That was the gist of it, with special emphasis on the press - it's obvious we're winning the war, big time, save for a few minor setbacks, and the press insists on reporting about all the fighting and car bombs and sectarian reprisal killings of women and children and all that. He didn't think that was fair.

At two in the afternoon out here - five in the evening back east, in the real world - you could see a discussion of all that on MSNBC's Hardball, Chris Matthews' shouting show. He suggested that since reporters were covering a war, maybe they should report on the fighting and such. It's kind of what they're supposed to do. On his panel he had David Gergen from Harvard, the man four presidents, Democrat and Republican, brought in to handle tough times, and Pat Buchanan, the old-school conservative big on keeping America pure in this way or that, and the former mayor of San Francisco, the amusing Willie Brown. What did they talk about? Vietnam. Really.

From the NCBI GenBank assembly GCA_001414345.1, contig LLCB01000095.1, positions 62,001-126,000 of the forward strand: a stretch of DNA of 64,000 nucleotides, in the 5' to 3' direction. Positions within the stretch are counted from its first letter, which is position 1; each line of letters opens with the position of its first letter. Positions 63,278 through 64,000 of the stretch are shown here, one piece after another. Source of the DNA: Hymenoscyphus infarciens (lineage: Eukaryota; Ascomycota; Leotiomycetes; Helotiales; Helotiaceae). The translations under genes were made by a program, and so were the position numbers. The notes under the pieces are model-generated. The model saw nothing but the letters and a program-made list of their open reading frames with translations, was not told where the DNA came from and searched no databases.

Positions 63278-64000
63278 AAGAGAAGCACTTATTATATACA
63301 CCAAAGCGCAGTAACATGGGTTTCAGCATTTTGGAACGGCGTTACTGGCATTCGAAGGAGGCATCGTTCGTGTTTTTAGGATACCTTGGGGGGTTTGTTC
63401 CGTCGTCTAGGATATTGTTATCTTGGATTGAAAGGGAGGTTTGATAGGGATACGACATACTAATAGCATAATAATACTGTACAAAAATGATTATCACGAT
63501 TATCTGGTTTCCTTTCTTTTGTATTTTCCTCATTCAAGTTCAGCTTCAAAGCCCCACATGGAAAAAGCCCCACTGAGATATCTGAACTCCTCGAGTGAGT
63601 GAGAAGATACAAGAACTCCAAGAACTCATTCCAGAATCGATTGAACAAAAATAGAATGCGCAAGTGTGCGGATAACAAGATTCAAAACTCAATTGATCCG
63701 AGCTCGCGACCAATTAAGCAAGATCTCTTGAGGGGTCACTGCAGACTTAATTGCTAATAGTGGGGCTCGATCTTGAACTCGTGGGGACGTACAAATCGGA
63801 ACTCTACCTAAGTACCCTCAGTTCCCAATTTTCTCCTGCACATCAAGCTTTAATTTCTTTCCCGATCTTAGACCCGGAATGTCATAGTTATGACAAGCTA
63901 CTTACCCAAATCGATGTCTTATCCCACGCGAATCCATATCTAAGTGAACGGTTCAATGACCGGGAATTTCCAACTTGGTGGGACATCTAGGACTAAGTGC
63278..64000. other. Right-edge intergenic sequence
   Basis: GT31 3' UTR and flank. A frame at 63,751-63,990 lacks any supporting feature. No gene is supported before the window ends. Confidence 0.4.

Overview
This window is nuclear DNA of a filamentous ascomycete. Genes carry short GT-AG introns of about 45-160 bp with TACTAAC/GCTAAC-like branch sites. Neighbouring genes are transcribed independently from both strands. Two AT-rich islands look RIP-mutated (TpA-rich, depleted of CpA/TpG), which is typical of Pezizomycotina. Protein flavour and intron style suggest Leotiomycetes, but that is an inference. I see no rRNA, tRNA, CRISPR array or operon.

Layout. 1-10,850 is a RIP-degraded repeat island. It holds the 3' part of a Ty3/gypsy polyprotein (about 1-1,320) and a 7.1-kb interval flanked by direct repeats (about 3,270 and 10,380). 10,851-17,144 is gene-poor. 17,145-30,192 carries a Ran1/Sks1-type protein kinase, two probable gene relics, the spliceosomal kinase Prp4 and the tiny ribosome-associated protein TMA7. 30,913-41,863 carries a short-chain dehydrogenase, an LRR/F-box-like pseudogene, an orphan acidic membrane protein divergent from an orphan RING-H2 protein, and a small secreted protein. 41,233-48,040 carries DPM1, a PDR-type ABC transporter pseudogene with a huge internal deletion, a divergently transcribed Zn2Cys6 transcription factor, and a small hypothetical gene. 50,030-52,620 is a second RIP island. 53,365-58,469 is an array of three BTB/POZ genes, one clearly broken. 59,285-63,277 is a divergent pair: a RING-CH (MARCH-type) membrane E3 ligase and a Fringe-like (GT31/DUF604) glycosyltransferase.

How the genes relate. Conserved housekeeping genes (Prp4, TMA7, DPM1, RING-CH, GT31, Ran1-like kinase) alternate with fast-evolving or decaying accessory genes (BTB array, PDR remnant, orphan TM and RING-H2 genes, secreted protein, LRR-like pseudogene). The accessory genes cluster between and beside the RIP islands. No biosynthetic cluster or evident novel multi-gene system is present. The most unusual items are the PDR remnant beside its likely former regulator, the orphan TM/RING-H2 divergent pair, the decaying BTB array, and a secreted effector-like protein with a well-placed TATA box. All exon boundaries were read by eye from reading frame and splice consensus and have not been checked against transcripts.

Buchanan said we won that war, or had until the American public turned on the administration and went all anti-war - we controlled everything and had won, damn it, and the press screwed everything up by reporting only the bad stuff, so we lost, because of the press, and only because of the press. Gergen, who had been in uniform in that war, said that was an odd view - we won and then the press made us lose? Not how he remembered it. They argued for a bit. Willie Brown was shaking his head, just amazed. Vietnam. But that was the discussion. Bush had pretty much used the Buchanan argument, fairly common on the right - if the press would only report the right things we'd win, no matter what happens on the battlefield. Yes, the logic is elusive, but that's the idea. Someone should have told Napoleon at Waterloo.